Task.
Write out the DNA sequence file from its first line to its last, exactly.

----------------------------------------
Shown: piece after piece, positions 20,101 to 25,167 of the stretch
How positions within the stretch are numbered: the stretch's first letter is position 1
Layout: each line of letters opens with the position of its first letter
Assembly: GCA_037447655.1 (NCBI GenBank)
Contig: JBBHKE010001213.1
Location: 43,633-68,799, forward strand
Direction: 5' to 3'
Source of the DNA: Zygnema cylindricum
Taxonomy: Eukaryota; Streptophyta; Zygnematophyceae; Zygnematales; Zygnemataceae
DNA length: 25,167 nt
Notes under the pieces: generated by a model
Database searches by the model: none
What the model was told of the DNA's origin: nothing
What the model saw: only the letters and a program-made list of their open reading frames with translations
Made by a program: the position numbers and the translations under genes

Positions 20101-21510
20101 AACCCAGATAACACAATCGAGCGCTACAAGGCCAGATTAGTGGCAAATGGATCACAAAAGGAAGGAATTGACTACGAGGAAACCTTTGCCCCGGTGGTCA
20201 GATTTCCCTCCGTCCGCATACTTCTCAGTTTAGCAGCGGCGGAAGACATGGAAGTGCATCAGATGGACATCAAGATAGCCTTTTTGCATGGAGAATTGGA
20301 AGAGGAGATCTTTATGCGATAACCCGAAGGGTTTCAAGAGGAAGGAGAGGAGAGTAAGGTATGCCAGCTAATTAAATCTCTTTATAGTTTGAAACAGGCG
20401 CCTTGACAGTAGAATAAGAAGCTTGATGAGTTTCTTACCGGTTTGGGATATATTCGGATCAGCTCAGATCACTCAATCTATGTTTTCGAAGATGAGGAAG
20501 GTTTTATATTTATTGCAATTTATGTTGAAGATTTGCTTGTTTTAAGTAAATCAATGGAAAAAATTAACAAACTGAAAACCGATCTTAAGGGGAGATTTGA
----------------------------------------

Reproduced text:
Shown: piece after piece, positions 20,101 to 25,167 of the stretch
How positions within the stretch are numbered: the stretch's first letter is position 1
Layout: each line of letters opens with the position of its first letter
Assembly: GCA_037447655.1 (NCBI GenBank)
Contig: JBBHKE010001213.1
Location: 43,633-68,799, forward strand
Direction: 5' to 3'
Source of the DNA: Zygnema cylindricum
Taxonomy: Eukaryota; Streptophyta; Zygnematophyceae; Zygnematales; Zygnemataceae
DNA length: 25,167 nt
Notes under the pieces: generated by a model
Database searches by the model: none
What the model was told of the DNA's origin: nothing
What the model saw: only the letters and a program-made list of their open reading frames with translations
Made by a program: the position numbers and the translations under genes

Positions 20101-21510
20101 AACCCAGATAACACAATCGAGCGCTACAAGGCCAGATTAGTGGCAAATGGATCACAAAAGGAAGGAATTGACTACGAGGAAACCTTTGCCCCGGTGGTCA
20201 GATTTCCCTCCGTCCGCATACTTCTCAGTTTAGCAGCGGCGGAAGACATGGAAGTGCATCAGATGGACATCAAGATAGCCTTTTTGCATGGAGAATTGGA
20301 AGAGGAGATCTTTATGCGATAACCCGAAGGGTTTCAAGAGGAAGGAGAGGAGAGTAAGGTATGCCAGCTAATTAAATCTCTTTATAGTTTGAAACAGGCG
20401 CCTTGACAGTAGAATAAGAAGCTTGATGAGTTTCTTACCGGTTTGGGATATATTCGGATCAGCTCAGATCACTCAATCTATGTTTTCGAAGATGAGGAAG
20501 GTTTTATATTTATTGCAATTTATGTTGAAGATTTGCTTGTTTTAAGTAAATCAATGGAAAAAATTAACAAACTGAAAACCGATCTTAAGGGGAGATTTGA